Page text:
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Fantastic Beasts: The Crimes of Grindelwald
(2018)
Album Cover Art
Composed and Co-Produced by:

Co-Orchestrated and Conducted by:
Pete Anthony

Co-Orchestrated by:
Jeff Atmajian
Jon Kull
Peter Boyer
Philip Klein
John Ashton Thomas

Co-Produced by:
Xander Rodzinski
Jim Weidman
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LABEL & RELEASE DATE
WaterTower Music
(November 9th, 2018)
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ALBUM AVAILABILITY
Regular U.S. release. The CD album was released three weeks after the identical contents of the download option.
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Buy it... if you appreciate James Newton Howard's accomplished and mature fantasy sound regardless of its sometimes unfocused melodic attributions.

Avoid it... if you expect this score to feature the effervescent adventure, the breadth of style, and the satisfactory album situation of the previous entry in the franchise.
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EDITORIAL REVIEW
FILMTRACKS TRAFFIC RANK: #1,879
WRITTEN 12/11/18
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Howard
Howard
Fantastic Beasts: The Crimes of Grindelwald: (James Newton Howard) For the prequels to the "Harry Potter" books and series of films, author J.K. Rowling envisioned five "Fantastic Beasts" movies, the first of which, 2016's Fantastic Beasts and Where to Find Them, a solid cinematic success. The same magic was lost with the first sequel, Fantastic Beasts: The Crimes of Grindelwald, in 2018, however, audiences and critics lamenting the movie's overly complicated backstory and excess of characters. The same group of magical heroes and villains returns for the second film, the wizarding world continuing to battle the rise of Grindelwald, a dangerous populist consolidating power to encourage the magical realm's emergence and control over the larger muggle population. It's a poignant message in the divisive contemporary times of the late 2010's, but some of its impact is lost with the introduction of too many new characters on which the plot dwells without lasting purpose. Still, the movie allows a glimpse into Hogwarts and its famed professors 60 years prior to the first Harry Potter story, and there are multitudes of nuggets devised by Rowling to keep concept enthusiasts busy with speculation. Director David Yates thankfully settled upon composer James Newton Howard for the "Fantastic Beasts" films, the best choice aside from John Williams himself to continue the music of the franchise into this different time. Starting with Lady in the Water and maturing completely in Maleficent, Howard's fantasy style of the time has established a voice unlike any peer, his exploration of this music becoming frequent enough for some spoiled listeners to take it for granted. One such related score with numerous highlights, The Nutcracker and the Four Realms, would have been heralded to a far greater degree if composed ten years earlier. Undoubtedly, Fantastic Beasts and Where to Find Them has aged well as a score, its expansive and sometimes confusing thematic attributions becoming clearer with time and deserving of increased appreciation. Howard hit the sweet spot in his emulation of Williams' themes and mannerisms while developing his own fantasy style, yielding a remarkably effective sound for the concept that is satisfyingly distinctive but consistent with precedent.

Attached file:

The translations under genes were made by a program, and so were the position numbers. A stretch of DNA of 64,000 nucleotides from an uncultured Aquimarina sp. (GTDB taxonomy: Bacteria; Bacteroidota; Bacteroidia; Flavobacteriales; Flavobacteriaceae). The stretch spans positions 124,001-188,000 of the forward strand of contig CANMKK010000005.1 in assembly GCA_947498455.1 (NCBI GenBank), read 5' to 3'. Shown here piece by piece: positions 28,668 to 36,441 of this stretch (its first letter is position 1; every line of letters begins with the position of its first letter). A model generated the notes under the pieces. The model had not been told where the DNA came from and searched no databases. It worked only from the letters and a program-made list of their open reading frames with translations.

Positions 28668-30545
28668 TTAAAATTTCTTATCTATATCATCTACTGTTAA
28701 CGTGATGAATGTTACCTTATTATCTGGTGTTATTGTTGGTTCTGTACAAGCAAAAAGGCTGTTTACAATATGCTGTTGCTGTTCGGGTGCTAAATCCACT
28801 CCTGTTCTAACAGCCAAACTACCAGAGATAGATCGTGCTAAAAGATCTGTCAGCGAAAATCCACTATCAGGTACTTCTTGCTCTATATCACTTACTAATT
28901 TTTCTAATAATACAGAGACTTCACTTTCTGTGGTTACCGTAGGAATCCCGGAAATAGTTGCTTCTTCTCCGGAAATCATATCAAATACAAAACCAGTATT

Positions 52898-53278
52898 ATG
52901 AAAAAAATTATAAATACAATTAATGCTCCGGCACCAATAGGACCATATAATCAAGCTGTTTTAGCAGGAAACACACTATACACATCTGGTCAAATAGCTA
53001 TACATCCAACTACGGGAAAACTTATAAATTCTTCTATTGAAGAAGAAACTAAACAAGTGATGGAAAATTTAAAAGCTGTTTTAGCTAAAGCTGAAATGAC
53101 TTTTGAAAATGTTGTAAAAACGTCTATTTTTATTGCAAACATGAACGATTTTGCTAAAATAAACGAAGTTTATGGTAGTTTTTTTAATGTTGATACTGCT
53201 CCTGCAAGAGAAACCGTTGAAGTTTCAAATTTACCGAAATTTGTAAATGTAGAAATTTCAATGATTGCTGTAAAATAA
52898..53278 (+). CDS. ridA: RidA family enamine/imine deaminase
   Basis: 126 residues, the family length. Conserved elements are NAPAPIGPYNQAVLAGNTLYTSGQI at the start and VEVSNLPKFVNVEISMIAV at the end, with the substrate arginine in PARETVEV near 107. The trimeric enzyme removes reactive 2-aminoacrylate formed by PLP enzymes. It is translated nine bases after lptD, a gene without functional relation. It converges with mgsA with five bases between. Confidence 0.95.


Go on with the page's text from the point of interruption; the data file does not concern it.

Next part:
Howard's formula for Fantastic Beasts: The Crimes of Grindelwald remains much the same, as do the positive and negative attributes that result. The symphonic, choral, and electronic ambience is pitch-perfect, the first two elements intelligently mixed with frequency and the electronics applied primarily as bass region enhancers at choice times of suspense. The composer is still not afraid to apply loud percussion as needed for brutal sequences, too. Solo piano continues to supply character warmth, as does cooing, higher choral tones that punctuate the score's inherent sadness. The primary derogatory criticism of Fantastic Beasts: The Crimes of Grindelwald's score will involve Howard's thematic assignments. At the very least, the additional music in the concept illuminates his intentions in the prior film, but dissatisfaction will remain with Howard's overarching handling of these motific duties. Some of these issues must reside with Yates, but even Howard's new themes for the sequel aren't particularly memorable, compounding confusion carrying over from the prior entry. The direct infusion of John Williams music is sloppier in Fantastic Beasts: The Crimes of Grindelwald as well, the reference to Hedwig's theme over the opening logos acceptable, if not a tad faint, but the interpolations of that theme and the secondary one for Hogwarts not well handled in the introductory scene involving the castle. Hedwig's primary phrases are erroneously applied to the setting, and the castle's variation on the idea rushes into its concluding phrase awkwardly as Hogwarts is first witnessed. Later scenes at the castle don't even hint at the theme in subtle guises, which is an immense disappointment. Howard does better at reprising his own character themes, though spotting sessions must have revealed few opportunities to do so given the excess of characters in the story. The main theme from the prior film continues to represent both Newt and the wizarding world as a whole, and Howard applies it quite well in the sequel. It receives cultural and action variants this time while continuing to represent Newt's awkwardness in lighter moments. Howard includes this melody as one of three solo piano performances of the film's main themes; these tracks are included on the album (and were offered separately prior to the full album) but are not heard in the film.